This is a relatively broad question, so I’ll narrow my focus on national education reform.
Since the dawn of free public education for all, reformers have voiced the need for changes within the education system. Most recently, the biggest pushes for reform have been in accountability measures. What this means is that teachers must be evaluated according to their students’ performance on a variety of standardized, norm-referenced tests. This has led to an increase in professional evaluation programs for public school teachers as well as student performance ratings that are attached to a teacher’s record.
Along with teacher accountability, students are also being held increasingly accountable. From the Common Core state standards push to Obama’s “Race to the Top” program, there has been a nationwide push for schools to teach a standardized set of skills regardless of place, ability level, socioeconomic status, sex, or race. This is usually tied to funding for public schools: those whose students perform well on assessments are given financial incentives.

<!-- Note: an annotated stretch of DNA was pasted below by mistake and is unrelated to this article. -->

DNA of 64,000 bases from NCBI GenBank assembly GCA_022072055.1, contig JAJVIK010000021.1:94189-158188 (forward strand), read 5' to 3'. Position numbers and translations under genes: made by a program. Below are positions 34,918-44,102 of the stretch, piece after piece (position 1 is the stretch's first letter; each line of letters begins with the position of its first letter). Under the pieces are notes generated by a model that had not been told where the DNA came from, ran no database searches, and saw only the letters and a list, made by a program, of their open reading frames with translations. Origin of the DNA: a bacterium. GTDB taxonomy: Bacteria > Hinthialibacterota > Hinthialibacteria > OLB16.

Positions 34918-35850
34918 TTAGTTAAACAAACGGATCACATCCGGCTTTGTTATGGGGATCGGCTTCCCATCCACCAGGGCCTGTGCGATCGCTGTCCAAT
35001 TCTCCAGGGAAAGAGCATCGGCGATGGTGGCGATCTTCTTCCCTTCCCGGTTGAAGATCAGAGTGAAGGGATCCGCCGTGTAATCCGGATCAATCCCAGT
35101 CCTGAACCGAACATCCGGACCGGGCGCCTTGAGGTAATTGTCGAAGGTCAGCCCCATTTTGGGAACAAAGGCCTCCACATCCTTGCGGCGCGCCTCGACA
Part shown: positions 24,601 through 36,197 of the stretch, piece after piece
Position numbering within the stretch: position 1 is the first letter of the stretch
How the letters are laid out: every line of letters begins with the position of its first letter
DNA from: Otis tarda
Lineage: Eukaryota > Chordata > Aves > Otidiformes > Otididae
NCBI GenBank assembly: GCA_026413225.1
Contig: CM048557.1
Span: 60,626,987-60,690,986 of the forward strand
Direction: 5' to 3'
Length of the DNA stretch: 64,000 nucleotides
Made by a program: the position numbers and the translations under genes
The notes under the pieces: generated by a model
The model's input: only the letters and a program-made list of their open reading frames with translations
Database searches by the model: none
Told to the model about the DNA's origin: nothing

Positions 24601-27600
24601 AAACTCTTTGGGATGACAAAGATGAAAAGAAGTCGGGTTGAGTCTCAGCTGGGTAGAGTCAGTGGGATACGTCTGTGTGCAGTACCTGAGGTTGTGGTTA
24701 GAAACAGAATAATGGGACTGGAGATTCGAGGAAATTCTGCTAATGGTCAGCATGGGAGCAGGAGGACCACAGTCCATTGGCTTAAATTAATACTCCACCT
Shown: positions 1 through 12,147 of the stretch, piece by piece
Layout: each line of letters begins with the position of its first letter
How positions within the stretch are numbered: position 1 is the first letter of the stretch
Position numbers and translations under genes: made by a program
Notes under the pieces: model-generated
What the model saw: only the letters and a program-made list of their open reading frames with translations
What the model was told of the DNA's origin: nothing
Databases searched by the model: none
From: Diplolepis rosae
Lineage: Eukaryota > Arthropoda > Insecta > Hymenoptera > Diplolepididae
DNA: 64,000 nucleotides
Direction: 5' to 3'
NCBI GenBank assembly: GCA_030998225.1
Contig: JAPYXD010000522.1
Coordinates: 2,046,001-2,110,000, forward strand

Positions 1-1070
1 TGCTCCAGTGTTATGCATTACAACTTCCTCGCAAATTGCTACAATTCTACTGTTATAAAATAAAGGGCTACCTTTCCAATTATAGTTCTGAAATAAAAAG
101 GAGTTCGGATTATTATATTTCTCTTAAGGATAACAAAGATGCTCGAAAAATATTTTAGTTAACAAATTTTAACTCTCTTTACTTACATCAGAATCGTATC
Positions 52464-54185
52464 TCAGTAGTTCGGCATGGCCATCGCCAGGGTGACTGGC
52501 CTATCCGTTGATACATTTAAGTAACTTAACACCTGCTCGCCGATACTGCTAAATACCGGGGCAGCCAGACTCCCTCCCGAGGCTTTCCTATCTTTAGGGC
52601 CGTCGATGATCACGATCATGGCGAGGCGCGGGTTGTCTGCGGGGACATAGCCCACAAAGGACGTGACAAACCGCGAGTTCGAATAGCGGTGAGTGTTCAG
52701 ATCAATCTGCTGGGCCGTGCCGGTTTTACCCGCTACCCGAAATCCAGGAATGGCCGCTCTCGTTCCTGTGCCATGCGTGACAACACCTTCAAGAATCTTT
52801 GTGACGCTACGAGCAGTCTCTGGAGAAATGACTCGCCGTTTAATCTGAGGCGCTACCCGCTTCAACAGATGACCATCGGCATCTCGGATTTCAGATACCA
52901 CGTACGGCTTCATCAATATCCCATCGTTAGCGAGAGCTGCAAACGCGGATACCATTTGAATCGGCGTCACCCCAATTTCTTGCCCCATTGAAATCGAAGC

Currently, the Department of Education under Secretary Betsy DeVos is pushing for more local control for school districts, loosening some of the provisions of existing laws like NCLB, and school choice—which includes taxpayer funded vouchers that students may use to attend a school of their own choosing, including a private or charter school.
On the national level, reforms are typically carried out via legislative action, which involves lobbyists who advocate for various reforms or causes. The Department of Education is responsible for implementing and monitoring the progress of any legislative reforms.